Art in Venice from Bellini to Titian - HOA00012I

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  • Department: History of Art
  • Module co-ordinator: Prof. Amanda Lillie
  • Credit value: 20 credits
  • Credit level: I
  • Academic year of delivery: 2018-19
    • See module specification for other years: 2017-18

Module will run

Occurrence Teaching cycle
A Autumn Term 2018-19

Module aims

This intermediate module will explore the principal developments in painting and sculpture in Venice from c.1470 until c.1580 in their geographical and historical contexts. In order to understand the special characteristics of Venetian art this course will examine the extraordinary topographical, social, economic and political conditions that influenced artistic production in the city. Study of individual artists such as Giovanni Bellini, Giorgione and Titian will be linked to major themes such as the cityscape, the function of the altarpiece, contemporary attitudes to sexuality and the development of the nude, the notion of decorum and its influence on art, the role of ritual and ceremony in the city. The disegno-colore debate will be the focus for discussion of art theory in sixteenth-century Venice, which sought self-definition in contradistinction to Rome and Florence.

Module learning outcomes

By the end of the module, students should have acquired:

  • A familiarity with the works of art.
  • A knowledge of the topographical, climactic, socio-economic and cultural conditions that influenced the production of art in Venice.
  • The ability to analyse the works of art in terms of contemporary theoretical, art-historical and religious debates.

Assessment

Task Length % of module mark Group
Oral presentation/seminar/exam
Oral Seminar
N/A 10 A
University - closed examination
Art in Venice from Bellini to Titian
2 hours 90 A
Essay/coursework
3,000 word Assessed Essay
N/A 90 B
Oral presentation/seminar/exam
Seminar oral performance: presentations and discussion
N/A 10 B

Special assessment rules

None

Reassessment

Task Length % of module mark Group
University - closed examination
Art in Venice from Bellini to Titian
2 hours 90 A
Essay/coursework
3,000 word Assessed Essay
N/A 90 B

Module feedback

Feedback on formative essay within one week.

Feedback on summative exams within six weeks.

Indicative reading

Cultural and Historical Studies

  • *** Brown, Patricia Fortini, The Renaissance in Venice, Everyman Art Library, Weidenfeld and Nicholson, 1997 (Paperback ,8.99)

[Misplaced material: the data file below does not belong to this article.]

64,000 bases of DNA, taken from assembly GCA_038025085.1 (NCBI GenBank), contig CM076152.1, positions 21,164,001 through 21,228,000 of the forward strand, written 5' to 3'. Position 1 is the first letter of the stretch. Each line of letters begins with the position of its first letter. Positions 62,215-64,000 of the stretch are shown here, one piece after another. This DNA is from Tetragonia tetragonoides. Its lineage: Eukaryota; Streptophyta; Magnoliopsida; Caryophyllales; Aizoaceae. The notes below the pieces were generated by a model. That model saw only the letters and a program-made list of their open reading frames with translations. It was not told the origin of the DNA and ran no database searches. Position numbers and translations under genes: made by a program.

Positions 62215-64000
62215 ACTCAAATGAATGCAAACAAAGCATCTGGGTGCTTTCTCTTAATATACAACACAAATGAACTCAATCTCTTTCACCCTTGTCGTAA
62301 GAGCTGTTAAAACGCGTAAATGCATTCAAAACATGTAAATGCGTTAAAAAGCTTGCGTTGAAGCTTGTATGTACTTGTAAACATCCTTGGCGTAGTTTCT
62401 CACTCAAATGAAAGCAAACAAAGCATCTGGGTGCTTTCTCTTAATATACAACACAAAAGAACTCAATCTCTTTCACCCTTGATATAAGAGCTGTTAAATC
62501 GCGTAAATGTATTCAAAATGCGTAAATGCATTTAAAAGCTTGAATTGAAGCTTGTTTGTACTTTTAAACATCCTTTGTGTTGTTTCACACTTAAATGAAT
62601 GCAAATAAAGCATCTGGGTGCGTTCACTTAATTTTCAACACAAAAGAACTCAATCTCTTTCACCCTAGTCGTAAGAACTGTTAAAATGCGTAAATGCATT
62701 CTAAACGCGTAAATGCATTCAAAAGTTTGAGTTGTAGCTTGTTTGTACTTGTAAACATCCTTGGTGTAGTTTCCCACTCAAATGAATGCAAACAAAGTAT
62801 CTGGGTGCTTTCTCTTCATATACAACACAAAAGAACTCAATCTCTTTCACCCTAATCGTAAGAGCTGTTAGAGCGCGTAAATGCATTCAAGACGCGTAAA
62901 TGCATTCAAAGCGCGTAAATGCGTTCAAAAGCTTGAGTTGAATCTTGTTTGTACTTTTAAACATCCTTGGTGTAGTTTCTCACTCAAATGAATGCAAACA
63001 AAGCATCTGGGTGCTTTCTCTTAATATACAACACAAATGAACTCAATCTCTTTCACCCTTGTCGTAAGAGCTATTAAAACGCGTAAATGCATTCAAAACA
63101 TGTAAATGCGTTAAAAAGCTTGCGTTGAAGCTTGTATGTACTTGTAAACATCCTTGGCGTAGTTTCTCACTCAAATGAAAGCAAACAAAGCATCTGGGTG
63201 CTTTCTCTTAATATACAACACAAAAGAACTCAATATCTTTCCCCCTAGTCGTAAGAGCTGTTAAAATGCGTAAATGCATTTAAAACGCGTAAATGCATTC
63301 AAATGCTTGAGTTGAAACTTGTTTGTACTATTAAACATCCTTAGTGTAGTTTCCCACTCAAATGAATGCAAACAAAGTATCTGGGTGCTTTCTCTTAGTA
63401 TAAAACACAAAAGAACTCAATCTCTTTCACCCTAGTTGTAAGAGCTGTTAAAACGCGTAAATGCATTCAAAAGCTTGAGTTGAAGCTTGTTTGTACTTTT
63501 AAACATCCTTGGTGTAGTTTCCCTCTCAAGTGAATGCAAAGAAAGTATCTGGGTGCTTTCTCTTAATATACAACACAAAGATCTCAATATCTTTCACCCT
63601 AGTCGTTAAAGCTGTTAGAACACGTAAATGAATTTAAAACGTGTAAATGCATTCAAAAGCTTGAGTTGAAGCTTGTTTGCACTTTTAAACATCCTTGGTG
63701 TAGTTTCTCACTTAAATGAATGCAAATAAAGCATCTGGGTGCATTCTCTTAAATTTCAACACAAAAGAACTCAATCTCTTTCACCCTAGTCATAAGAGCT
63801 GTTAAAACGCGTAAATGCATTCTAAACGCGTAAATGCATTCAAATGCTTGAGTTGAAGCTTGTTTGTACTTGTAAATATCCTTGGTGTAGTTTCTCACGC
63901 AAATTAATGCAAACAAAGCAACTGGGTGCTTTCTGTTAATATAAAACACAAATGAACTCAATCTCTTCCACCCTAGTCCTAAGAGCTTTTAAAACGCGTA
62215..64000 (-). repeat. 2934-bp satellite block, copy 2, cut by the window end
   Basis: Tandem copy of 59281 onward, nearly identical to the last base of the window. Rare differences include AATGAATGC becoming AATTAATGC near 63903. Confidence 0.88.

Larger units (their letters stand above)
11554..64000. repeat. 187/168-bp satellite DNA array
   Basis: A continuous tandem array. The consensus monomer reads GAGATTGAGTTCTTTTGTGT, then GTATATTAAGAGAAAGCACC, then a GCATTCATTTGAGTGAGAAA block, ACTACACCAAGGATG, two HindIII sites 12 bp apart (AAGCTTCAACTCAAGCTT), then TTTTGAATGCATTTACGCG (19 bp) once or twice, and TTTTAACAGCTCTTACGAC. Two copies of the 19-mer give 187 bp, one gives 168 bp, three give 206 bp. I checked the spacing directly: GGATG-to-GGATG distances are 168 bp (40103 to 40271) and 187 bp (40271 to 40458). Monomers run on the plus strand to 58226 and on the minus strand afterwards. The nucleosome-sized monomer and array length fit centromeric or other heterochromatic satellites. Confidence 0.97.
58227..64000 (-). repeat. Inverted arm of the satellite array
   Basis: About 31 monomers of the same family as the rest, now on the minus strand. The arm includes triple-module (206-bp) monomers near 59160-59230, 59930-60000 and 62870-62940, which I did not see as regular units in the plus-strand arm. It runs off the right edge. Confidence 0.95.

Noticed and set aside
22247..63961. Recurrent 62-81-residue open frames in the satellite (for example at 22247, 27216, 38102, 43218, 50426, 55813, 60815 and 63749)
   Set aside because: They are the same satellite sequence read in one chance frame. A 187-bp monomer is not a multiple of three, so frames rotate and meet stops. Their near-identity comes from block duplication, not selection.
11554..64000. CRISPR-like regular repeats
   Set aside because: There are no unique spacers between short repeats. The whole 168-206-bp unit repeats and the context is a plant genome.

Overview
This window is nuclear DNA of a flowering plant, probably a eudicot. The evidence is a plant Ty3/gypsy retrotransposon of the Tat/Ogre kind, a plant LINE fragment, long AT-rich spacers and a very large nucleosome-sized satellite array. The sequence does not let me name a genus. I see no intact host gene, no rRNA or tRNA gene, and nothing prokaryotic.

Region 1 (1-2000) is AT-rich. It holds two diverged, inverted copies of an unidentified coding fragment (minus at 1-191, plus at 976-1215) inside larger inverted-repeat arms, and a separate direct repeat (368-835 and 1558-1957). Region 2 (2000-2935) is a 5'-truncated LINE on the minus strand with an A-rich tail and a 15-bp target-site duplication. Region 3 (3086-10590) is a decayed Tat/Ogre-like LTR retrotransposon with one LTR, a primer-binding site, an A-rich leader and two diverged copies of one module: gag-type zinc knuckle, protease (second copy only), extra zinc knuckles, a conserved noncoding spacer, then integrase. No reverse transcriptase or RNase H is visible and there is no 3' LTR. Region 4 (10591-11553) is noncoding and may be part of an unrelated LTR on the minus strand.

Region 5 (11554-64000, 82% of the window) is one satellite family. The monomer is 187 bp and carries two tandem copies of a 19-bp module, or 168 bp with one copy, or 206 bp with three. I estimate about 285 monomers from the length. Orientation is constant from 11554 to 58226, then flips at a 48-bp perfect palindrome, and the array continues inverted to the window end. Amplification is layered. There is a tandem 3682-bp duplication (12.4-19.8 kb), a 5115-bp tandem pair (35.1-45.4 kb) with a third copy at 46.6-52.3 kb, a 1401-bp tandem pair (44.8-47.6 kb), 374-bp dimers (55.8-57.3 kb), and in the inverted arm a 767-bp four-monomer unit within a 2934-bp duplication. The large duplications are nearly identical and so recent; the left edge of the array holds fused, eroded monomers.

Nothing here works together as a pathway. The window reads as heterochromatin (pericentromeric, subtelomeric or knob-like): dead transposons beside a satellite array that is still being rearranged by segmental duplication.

• Hale, John, ed., Renaissance Venice, London 1973
  • Chambers, David S., The Imperial Age of Venice 1380-1580, Thames and Hudson, London 1970
  • Finlay, Robert, Politics in Renaissance Venice, New Brunswick 1980
  • Lane, Frederic, Venice: A Maritime Republic, Baltimore and London 1973
  • Logan, Olive, Culture and Society in Venice 1470-1790, London 1972
  • Muir, Edward, Civic Ritual in Renaissance Venice, Princeton 1981
  • Pullan, Brian, Rich and Poor in Renaissance Venice, Oxford 1971

Art

  • *** Brown, Patricia Fortini, Venetian Narrative Painting in the Age of Carpaccio, Yale University Press, New Haven and London 1988
  • Goffen, Rona, Giovanni Bellini, Yale University Press, New Haven and London, 1986
  • Hope, Charles, Titian, London 1980
  • Hills, Paul, Venetian Colour, Yale University Press, New Haven and London 1999 [an inspiring approach and v. recent]
  • Humfrey, Peter, Painting in Renaissance Venice, Yale University Press, New Haven and London, 1995 ( Paperback ,12) [ NOT highly recommended but affordable]
  • Humfrey, Peter, The Altarpiece in Renaissance Venice, Yale University Press, New Haven and London, 1993
  • *** Huse, Norbert and Wolters, Wolfang, The Art of Renaissance Venice: Architecture, Sculpture and Painting 1460-1590, Chicago University Press, Chicago 1990
  • Martineau, Jane and Hope, Charles, eds., The Genius of Venice, 1500-1600, London 1983
  • Wilde, Johannes, Venetian Art from Bellini to Titian, Oxford 1974



The information on this page is indicative of the module that is currently on offer. The University is constantly exploring ways to enhance and improve its degree programmes and therefore reserves the right to make variations to the content and method of delivery of modules, and to discontinue modules, if such action is reasonably considered to be necessary by the University. Where appropriate, the University will notify and consult with affected students in advance about any changes that are required in line with the University's policy on the Approval of Modifications to Existing Taught Programmes of Study.